It would be interesting to see if operating-system-dependent
logical-name facilities could be subsumed under network-wide
name services. This would mean that my collection of handy names
for people would be directly connected to the ever-more-global
tree of ever-less-handy adddresses for them,
in a more-or-less invisible way.

I'll be interested to see how the "TO" address of this message
shows up in the digest. All I gave it was "$HUM".
The commands in the background that make this possible are:

By the way, within the DEC domain,
addresses are nowhere near as complicated as they are in, say,
uucp-land. A simple nodename::username pair will send your message
winging its way directly to that user on that node,
in a network of thousands of node around the globe.
(I gather this is essentially true in the ARPA domain,
although I don't believe the set of nodes is as large.)

-- Kenn Goutal ...decwrl!dec-rhea!dec-parrot!goutal
(or however we say it this month)


Date: Thu, 3 Oct 1985 16:34 EDT
From: Jon Solomon <JSOL%BUCS20%boston...@CSNET-RELAY.ARPA>
To: BostonU SysMgr <root%boston...@CSNET-RELAY.ARPA>
Subject: Towards a more 'human' method of e-mail addressing (SOLVED!)

Well, Barry. There are several problems with that addressing scheme
that need to be worked out:

Does every e-mail user now *have* to have a phone number associated
with it? I can imagine every student at every university given a
special phone number associated with their name for the purpose
of receiving network mail. Would the reverse always apply (i.e.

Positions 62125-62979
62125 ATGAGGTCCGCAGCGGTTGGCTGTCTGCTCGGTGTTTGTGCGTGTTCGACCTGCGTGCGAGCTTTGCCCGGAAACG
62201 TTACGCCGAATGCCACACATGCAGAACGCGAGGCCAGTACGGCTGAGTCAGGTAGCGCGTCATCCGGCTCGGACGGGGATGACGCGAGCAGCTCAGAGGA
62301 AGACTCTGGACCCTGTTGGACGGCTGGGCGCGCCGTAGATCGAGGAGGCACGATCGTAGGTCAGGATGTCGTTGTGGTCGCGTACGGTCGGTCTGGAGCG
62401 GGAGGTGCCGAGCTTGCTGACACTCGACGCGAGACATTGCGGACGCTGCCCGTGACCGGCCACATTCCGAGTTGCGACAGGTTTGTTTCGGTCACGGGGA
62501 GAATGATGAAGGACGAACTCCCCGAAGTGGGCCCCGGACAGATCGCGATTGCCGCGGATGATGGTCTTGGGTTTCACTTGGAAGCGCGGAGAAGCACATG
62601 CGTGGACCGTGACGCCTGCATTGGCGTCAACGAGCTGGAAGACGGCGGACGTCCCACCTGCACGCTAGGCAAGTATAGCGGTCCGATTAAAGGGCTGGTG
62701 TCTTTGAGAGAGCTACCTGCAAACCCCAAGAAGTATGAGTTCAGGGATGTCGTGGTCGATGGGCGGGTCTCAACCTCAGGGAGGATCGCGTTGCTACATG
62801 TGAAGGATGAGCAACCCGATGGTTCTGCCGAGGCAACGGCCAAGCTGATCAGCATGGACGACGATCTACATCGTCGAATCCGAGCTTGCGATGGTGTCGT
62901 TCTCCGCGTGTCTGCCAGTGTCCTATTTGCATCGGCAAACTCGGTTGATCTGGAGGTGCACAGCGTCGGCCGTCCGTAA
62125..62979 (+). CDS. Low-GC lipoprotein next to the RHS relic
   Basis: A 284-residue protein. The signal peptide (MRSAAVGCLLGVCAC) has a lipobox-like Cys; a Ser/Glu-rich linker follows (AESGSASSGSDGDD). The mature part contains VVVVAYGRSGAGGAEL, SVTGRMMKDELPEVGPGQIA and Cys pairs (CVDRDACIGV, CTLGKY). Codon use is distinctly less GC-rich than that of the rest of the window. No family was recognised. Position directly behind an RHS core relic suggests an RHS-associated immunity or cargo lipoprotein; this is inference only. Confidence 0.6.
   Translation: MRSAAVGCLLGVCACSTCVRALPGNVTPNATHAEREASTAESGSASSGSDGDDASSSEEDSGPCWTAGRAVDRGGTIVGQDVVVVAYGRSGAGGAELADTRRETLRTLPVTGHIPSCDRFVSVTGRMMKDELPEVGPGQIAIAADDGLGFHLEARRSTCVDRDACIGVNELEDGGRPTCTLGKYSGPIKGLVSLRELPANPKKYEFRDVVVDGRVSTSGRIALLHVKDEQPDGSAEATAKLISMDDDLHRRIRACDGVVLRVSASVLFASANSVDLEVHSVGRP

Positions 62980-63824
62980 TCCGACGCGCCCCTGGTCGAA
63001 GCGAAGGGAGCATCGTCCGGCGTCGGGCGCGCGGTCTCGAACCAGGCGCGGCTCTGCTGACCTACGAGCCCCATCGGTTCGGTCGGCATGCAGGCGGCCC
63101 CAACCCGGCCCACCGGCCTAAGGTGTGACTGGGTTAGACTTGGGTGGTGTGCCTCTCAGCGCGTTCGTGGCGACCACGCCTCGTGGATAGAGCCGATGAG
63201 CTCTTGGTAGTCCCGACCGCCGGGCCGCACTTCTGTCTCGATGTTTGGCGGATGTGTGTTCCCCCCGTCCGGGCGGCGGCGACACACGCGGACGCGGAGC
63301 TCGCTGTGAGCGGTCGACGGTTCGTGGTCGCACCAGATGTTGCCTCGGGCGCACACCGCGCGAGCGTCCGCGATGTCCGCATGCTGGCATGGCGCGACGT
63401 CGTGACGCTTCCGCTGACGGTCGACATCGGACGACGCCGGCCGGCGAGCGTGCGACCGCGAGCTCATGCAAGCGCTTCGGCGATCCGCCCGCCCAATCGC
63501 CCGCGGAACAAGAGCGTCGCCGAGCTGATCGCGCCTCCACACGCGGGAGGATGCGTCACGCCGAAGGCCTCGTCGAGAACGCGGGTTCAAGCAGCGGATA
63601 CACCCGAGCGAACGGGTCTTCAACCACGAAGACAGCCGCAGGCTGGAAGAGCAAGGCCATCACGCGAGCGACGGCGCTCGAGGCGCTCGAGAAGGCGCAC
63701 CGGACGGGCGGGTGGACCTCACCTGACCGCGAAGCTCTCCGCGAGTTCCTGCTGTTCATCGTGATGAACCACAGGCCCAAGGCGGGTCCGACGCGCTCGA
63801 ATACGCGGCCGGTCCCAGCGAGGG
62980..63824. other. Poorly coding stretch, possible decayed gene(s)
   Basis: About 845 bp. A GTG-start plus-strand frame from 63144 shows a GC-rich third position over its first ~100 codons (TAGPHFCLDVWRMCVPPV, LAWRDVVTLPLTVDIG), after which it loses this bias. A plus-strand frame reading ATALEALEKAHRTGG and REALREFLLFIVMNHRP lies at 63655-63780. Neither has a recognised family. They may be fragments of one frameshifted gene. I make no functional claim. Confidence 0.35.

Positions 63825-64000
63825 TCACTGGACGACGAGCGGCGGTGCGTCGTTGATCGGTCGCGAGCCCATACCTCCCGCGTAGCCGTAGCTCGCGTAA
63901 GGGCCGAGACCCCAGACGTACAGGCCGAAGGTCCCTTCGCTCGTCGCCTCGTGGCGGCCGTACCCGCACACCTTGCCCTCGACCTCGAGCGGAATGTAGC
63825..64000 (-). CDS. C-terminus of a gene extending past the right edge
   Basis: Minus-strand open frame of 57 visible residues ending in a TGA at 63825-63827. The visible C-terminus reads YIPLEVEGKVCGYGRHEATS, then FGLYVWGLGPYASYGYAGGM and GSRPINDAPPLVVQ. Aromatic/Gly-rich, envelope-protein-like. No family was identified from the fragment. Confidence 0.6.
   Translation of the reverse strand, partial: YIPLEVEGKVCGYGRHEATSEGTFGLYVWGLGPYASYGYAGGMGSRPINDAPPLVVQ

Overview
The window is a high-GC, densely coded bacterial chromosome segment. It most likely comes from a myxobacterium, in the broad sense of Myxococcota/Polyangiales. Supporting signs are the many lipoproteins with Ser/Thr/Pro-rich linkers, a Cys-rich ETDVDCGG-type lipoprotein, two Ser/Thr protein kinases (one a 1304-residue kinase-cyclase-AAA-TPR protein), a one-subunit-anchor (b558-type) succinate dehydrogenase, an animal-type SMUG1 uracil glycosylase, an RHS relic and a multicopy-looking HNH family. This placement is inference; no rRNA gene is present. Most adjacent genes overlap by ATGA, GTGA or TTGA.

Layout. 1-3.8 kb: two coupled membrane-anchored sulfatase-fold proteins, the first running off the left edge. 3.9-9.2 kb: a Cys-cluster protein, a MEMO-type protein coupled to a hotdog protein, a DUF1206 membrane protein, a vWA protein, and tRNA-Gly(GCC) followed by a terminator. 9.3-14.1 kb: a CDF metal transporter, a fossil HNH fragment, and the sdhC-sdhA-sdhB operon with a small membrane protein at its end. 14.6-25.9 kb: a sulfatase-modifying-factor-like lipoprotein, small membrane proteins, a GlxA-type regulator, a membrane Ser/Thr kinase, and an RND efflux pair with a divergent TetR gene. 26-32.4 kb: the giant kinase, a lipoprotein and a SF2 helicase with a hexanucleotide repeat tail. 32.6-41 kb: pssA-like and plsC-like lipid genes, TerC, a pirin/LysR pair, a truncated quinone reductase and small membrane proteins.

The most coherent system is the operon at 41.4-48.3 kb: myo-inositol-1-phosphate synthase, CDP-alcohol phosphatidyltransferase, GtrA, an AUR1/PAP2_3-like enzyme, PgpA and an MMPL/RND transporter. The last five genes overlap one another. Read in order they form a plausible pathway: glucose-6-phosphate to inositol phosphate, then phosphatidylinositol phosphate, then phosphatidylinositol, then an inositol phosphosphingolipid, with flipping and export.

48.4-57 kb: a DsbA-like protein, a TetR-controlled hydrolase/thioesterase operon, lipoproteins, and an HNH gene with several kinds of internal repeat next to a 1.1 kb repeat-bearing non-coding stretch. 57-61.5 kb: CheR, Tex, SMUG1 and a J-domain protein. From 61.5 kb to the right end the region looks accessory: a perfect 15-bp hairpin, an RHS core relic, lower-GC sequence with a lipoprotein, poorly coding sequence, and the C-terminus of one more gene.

if I know someone's E-mail address, do I then know their phone
number?) What about unlisted numbers?

Phone numbers are typically assigned in technically-feasable methods.
It would, for example, be impossible in the current environment for me
to get JON-SOLOMON as a telephone number (notice that I am
conveniently 10 digits long) (note: This may change as we run out of
area codes, but unless I lived in area code (JON) and had prefix 765
(SOL), *and* they hadn't assigned SOL-OMON (765-6666) to someone else,
it would at the very least be very expensive (ever check into how much
a foreign exchange costs? And my local calling area would be most
likely far away from my home (if I recall, 617-765 is not in the
Boston Metropolitan area). I have considered 800-SOLOMON, which is
about $100/month excluding usage...

You mention in the same breath that children spell things wrong,
and sometimes write letters backwards, *and* that they use the phone
system properly.

I can remember back when I first started using the phone system. I was
about 11 or 12, just entering puberty. I started by remembering my
relatives phone numbers (I still know my number from back then..).
But, you and I are not typical of 12 year olds. We were both